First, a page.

We are caught in an inescapable network of mutuality -MLK

Our rivers, creeks, swamps, lakes, and the Floridan Aquifer are part of that web of mutuality described on the north wall of the Martin Luther King Jr. Memorial in DC:

Injustice anywhere is a threat to justice everywhere.
We are caught in an inescapable network of mutuality,
tied in a single garment of destiny.
Whatever affects one directly affects all indirectly.

It was the Alabama River they sought to cross on the Edmund Pettus Bridge when John Lewis, now a Georgia Congressman, and a few days later MLK, met resistance fifty years ago last March on their marches for justice from Selma towards Montgomery.

Now John Lewis and three other Georgia Congressmen help us all fight another injustice: the invading Sabal Trail fracked methane pipeline, which would drill under our Okapilco Creek, Withlacoochee River, and Suwannee River, for the profit of Spectra Energy from Houston, Texas, at the expense of local landowners and all our waters.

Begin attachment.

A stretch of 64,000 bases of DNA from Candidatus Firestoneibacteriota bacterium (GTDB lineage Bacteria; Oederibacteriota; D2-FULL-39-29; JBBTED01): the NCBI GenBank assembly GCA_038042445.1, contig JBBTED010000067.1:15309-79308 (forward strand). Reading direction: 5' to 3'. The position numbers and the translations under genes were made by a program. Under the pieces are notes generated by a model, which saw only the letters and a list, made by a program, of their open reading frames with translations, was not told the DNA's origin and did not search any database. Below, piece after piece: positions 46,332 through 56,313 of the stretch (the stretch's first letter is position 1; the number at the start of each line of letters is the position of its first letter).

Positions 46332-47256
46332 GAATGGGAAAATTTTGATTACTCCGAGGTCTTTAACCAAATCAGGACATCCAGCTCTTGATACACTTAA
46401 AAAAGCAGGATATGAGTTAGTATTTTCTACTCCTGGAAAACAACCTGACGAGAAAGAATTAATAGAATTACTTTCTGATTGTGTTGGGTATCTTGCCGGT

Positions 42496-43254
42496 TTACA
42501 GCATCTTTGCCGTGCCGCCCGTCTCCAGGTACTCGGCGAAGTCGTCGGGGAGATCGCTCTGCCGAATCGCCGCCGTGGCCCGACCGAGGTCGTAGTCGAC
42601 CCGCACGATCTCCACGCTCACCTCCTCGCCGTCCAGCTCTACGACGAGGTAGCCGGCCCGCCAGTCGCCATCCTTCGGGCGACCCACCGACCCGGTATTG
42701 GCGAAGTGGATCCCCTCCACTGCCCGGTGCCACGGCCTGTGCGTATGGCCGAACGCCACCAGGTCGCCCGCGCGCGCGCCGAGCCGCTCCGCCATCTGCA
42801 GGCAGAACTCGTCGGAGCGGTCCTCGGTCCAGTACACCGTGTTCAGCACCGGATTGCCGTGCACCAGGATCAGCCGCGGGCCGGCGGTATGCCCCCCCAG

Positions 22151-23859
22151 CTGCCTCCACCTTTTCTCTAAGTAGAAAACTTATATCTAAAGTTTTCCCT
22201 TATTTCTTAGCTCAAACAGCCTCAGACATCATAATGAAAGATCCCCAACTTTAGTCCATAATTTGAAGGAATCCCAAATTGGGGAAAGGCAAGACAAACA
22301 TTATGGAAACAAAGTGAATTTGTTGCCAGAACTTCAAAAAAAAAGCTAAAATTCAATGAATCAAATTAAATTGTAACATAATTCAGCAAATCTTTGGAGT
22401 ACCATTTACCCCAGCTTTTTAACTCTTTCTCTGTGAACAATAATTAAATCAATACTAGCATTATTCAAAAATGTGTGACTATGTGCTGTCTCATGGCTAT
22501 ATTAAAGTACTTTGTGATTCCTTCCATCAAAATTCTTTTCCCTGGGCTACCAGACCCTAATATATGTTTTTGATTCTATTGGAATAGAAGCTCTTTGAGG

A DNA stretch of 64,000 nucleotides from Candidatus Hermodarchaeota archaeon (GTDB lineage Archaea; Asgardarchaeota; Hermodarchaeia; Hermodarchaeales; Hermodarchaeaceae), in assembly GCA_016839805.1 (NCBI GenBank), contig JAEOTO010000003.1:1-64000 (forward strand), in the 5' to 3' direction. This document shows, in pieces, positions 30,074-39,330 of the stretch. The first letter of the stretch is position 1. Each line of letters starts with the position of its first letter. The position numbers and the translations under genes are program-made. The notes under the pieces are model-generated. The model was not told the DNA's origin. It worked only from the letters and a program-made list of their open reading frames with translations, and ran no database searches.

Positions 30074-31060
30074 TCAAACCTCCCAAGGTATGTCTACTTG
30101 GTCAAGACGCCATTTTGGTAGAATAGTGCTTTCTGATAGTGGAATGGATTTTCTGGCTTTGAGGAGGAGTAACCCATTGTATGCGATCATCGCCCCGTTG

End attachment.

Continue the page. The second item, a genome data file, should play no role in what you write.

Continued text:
Our waters are our single garment of destiny for this whole region of south Georgia and north Florida: all our agriculture, industry, wildlife, and drinking water depends on our groundwater, which is freely interchanged with our surface waters.

As MLK also said:

We’ve played havoc with the destiny of the world…. Somewhere we must make it clear that we are concerned about the survival of the world….

For more about that, and what Pope Francis said, see “This sister earth now cries out to us”, about the Pope at the Jordan River and “the choices which determine our behaviour”.

…our very bodies are made up of her elements, we breathe her air and we receive life and refreshment from her waters.

Come join us on WWALS outings on our rivers, at the Withlacoochee and Little River Water Trail Workshop, in meetings of local elected officials, and elsewhere, as we fulfill the Mission of WWALS:

WWALS Watershed Coalition advocates for conservation and stewardship of the Withlacoochee, Willacoochee, Alapaha, Little, and Upper Suwannee River watersheds in south Georgia and north Florida through awareness, environmental monitoring, and citizen activities.

You can help conserve our watery web of mutuality.


You can join this fun and work by becoming a WWALS member today!